The emergence of companies that offer prospective parents complex genetic tests on embryos ahead of in vitro fertilization (IVF) has alarmed geneticists and bioethicists alike. The companies claim to be able to predict the risk of many common diseases — including those influenced by dozens or even hundreds of genes. People undergoing IVF are then offered the chance to select an embryo with a perceived low relative risk of developing such diseases.
Researchers are right to be concerned. The selection of embryos on the basis of these predictions is not yet supported by science. Moreover, the societal implications of using complex genetic tests to choose embryos has not yet been fully considered. Some scientists are completely opposed to the practice, whereas others recognize that, as more data accrue, there might be benefits, but realize that it must be carefully regulated. A study published in Nature Medicine1 on 21 March that explains some of the methodology behind the determination of what are called polygenic risk scores draws attention to the practice — but does not allay scientists’ fears.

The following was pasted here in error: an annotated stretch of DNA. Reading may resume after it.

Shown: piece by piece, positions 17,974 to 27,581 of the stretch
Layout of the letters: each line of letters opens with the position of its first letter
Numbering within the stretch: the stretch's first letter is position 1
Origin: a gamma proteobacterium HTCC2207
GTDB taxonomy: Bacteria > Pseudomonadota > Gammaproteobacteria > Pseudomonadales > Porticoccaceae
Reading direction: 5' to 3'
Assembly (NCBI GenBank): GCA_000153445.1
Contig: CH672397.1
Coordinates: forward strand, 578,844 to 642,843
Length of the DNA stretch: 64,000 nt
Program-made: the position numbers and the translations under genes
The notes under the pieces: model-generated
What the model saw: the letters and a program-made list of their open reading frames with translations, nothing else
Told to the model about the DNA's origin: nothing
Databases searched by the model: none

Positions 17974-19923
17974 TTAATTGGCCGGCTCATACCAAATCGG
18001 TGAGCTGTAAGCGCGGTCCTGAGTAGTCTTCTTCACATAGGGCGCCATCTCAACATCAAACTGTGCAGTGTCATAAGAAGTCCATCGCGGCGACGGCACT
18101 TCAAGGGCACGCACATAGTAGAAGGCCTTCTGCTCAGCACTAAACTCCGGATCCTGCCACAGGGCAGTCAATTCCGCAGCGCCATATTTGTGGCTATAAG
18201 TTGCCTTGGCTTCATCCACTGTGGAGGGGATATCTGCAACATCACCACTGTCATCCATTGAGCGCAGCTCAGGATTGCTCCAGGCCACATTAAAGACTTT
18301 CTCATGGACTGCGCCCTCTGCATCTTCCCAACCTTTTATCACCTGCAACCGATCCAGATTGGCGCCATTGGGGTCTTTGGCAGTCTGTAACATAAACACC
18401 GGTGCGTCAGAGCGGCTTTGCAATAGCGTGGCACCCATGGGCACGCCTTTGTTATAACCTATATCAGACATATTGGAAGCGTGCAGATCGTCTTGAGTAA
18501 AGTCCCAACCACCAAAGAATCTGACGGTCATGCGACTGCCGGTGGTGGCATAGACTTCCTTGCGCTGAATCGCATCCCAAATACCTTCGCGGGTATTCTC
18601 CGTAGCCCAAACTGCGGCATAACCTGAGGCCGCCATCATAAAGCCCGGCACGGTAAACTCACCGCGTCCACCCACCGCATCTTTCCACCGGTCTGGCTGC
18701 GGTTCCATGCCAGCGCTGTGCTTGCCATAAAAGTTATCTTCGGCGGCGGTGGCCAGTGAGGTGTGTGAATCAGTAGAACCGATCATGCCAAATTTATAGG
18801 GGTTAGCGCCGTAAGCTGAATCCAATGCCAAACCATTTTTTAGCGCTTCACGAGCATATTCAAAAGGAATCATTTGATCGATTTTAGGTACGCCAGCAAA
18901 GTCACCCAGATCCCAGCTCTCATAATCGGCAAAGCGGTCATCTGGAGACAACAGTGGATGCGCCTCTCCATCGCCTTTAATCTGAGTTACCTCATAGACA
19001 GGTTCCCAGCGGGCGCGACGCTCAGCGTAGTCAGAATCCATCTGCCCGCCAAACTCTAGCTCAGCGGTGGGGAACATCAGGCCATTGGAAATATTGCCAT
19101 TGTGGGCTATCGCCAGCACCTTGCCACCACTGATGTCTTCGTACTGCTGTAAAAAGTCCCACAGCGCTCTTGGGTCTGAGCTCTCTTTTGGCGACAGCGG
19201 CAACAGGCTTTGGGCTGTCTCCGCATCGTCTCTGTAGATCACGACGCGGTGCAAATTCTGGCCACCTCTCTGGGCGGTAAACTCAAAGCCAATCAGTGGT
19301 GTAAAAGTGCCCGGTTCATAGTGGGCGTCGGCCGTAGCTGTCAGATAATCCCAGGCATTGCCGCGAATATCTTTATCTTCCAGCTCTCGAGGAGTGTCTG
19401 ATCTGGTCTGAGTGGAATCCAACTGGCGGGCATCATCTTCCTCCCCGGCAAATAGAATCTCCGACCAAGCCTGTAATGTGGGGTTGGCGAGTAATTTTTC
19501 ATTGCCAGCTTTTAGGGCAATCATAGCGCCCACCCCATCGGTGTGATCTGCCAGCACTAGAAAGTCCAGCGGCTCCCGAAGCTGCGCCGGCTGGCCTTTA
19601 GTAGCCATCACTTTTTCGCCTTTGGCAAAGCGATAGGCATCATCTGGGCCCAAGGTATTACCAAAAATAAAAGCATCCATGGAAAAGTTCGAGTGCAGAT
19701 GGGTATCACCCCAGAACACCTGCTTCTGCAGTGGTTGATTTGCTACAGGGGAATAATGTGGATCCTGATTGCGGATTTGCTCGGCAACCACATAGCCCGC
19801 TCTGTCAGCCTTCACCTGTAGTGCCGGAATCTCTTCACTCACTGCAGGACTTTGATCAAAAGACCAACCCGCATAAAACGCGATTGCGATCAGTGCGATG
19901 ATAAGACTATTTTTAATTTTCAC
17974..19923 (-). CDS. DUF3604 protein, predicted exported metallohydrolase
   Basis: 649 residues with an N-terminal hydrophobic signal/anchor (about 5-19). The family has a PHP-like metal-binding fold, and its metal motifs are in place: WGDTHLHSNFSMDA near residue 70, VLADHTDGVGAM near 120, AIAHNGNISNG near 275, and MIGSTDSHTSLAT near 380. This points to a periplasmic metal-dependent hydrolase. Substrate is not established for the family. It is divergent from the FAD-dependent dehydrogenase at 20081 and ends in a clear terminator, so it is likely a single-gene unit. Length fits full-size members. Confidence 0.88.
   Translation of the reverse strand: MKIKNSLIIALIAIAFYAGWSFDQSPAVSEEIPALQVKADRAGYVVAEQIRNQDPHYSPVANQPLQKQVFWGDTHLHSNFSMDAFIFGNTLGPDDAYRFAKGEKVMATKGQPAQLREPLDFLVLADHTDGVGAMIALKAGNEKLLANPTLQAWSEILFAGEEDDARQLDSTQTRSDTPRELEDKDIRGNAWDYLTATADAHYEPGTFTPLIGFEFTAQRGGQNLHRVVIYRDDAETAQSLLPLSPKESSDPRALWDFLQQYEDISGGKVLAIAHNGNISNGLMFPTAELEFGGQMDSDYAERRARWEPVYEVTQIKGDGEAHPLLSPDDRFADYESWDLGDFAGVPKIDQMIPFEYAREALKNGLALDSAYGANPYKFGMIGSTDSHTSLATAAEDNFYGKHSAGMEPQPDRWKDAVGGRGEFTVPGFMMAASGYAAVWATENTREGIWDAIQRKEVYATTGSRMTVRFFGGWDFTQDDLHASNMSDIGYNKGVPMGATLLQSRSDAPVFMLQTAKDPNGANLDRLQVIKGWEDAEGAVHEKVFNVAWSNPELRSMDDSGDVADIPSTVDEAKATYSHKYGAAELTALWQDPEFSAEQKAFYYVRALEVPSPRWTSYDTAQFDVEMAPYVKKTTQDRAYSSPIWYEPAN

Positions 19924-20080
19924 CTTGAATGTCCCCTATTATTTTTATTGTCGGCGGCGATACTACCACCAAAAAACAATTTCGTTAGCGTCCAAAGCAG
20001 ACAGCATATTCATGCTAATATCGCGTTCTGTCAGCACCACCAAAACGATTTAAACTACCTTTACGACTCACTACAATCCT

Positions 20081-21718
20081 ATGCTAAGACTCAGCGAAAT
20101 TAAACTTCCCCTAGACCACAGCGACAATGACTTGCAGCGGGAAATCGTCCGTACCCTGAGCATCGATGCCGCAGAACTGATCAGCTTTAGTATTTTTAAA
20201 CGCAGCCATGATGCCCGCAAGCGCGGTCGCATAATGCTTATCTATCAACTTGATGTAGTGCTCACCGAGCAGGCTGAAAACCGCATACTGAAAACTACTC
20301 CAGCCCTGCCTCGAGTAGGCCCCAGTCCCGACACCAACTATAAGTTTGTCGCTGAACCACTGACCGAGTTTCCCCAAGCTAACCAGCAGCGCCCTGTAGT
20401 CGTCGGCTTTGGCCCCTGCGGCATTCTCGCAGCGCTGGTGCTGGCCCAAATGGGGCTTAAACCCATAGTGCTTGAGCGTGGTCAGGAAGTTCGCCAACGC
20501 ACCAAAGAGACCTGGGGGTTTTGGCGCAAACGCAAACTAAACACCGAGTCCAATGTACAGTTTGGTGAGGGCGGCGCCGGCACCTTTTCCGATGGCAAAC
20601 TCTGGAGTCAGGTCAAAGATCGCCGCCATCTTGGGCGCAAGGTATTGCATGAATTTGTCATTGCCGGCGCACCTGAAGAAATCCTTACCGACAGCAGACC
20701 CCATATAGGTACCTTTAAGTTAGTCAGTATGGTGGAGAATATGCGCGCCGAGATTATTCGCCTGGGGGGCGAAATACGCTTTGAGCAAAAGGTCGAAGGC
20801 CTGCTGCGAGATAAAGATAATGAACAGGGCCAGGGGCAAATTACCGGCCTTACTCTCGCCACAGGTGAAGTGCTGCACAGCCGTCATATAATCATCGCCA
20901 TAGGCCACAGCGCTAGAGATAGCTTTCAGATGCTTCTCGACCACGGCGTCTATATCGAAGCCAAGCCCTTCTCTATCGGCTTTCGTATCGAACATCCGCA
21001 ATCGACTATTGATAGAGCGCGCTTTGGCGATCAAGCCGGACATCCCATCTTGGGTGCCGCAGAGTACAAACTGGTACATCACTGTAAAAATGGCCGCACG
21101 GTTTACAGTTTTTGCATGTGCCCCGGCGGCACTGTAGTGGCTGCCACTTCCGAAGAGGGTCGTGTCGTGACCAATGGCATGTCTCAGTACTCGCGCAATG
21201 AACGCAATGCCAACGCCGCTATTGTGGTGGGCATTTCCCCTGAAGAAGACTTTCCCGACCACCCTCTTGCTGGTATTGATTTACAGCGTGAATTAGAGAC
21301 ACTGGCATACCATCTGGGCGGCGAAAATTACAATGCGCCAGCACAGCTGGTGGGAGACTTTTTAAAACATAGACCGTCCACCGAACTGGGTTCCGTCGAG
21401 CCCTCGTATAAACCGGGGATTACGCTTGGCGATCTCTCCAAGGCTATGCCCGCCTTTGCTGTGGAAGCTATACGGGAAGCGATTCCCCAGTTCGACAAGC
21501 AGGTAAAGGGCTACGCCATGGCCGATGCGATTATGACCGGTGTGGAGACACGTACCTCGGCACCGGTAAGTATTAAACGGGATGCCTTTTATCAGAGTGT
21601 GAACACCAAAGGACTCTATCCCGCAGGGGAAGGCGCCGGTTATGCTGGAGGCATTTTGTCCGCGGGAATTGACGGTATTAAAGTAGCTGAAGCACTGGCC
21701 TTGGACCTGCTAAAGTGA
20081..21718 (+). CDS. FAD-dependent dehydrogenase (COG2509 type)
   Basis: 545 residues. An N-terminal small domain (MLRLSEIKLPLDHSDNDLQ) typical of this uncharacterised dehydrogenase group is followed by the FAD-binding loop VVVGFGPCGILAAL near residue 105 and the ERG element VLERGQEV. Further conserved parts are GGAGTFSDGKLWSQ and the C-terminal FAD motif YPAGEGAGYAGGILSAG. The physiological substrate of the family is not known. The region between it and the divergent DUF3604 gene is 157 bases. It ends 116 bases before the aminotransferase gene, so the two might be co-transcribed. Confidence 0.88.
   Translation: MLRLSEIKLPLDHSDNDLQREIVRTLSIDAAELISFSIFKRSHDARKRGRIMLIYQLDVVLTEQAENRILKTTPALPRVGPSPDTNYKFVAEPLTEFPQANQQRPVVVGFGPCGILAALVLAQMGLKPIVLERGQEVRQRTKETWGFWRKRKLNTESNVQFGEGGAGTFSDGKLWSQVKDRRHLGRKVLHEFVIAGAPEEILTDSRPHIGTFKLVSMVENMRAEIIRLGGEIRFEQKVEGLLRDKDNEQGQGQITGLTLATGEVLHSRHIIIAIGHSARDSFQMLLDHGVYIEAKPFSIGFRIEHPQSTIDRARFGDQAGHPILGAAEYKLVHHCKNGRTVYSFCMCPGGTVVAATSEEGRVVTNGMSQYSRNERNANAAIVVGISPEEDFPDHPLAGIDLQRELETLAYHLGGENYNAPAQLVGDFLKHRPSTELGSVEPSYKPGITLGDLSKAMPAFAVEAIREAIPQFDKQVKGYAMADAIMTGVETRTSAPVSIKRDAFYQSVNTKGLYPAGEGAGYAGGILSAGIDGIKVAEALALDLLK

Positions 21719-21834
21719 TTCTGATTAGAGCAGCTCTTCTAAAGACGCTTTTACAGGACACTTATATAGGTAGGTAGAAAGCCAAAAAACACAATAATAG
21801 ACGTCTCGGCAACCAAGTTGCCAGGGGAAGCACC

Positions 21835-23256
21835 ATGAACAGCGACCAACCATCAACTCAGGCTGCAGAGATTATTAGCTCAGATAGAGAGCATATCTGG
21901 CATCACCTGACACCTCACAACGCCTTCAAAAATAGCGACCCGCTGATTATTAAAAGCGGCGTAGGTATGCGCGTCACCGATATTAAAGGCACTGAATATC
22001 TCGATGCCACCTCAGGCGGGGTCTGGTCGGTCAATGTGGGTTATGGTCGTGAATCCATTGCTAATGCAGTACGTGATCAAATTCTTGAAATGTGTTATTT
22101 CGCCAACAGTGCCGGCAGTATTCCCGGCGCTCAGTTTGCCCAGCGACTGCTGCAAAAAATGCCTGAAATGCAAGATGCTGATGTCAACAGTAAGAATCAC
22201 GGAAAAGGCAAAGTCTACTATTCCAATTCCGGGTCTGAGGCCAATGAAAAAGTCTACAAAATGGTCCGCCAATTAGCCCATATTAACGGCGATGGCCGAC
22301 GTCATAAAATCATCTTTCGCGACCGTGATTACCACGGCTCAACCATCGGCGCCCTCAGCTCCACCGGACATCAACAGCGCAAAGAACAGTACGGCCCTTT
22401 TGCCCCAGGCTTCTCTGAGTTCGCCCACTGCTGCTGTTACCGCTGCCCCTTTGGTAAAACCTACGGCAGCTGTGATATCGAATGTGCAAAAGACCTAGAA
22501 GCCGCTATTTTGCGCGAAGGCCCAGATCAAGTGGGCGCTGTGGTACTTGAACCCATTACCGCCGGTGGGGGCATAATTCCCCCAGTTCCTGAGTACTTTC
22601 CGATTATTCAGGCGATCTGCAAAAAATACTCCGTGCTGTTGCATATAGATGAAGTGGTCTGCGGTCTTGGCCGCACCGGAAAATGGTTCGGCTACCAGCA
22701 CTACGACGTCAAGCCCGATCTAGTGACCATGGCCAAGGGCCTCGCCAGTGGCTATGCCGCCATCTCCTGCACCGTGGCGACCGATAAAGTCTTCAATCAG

Some health authorities around the world do regulate the use of simple genetic testing alongside IVF, but many do not. The aim of these tests is to reduce the chances of a parent transmitting an inherited disease to their unborn child. This is typically done in the case of rare, devastating conditions caused by mutations in a single gene. In the United Kingdom, for example, tests have been approved by the Human Fertilisation and Embryology Authority for more than 600 inherited disorders, including Tay–Sachs disease and breast cancers caused by mutations in the genes BRCA1 and BRCA2.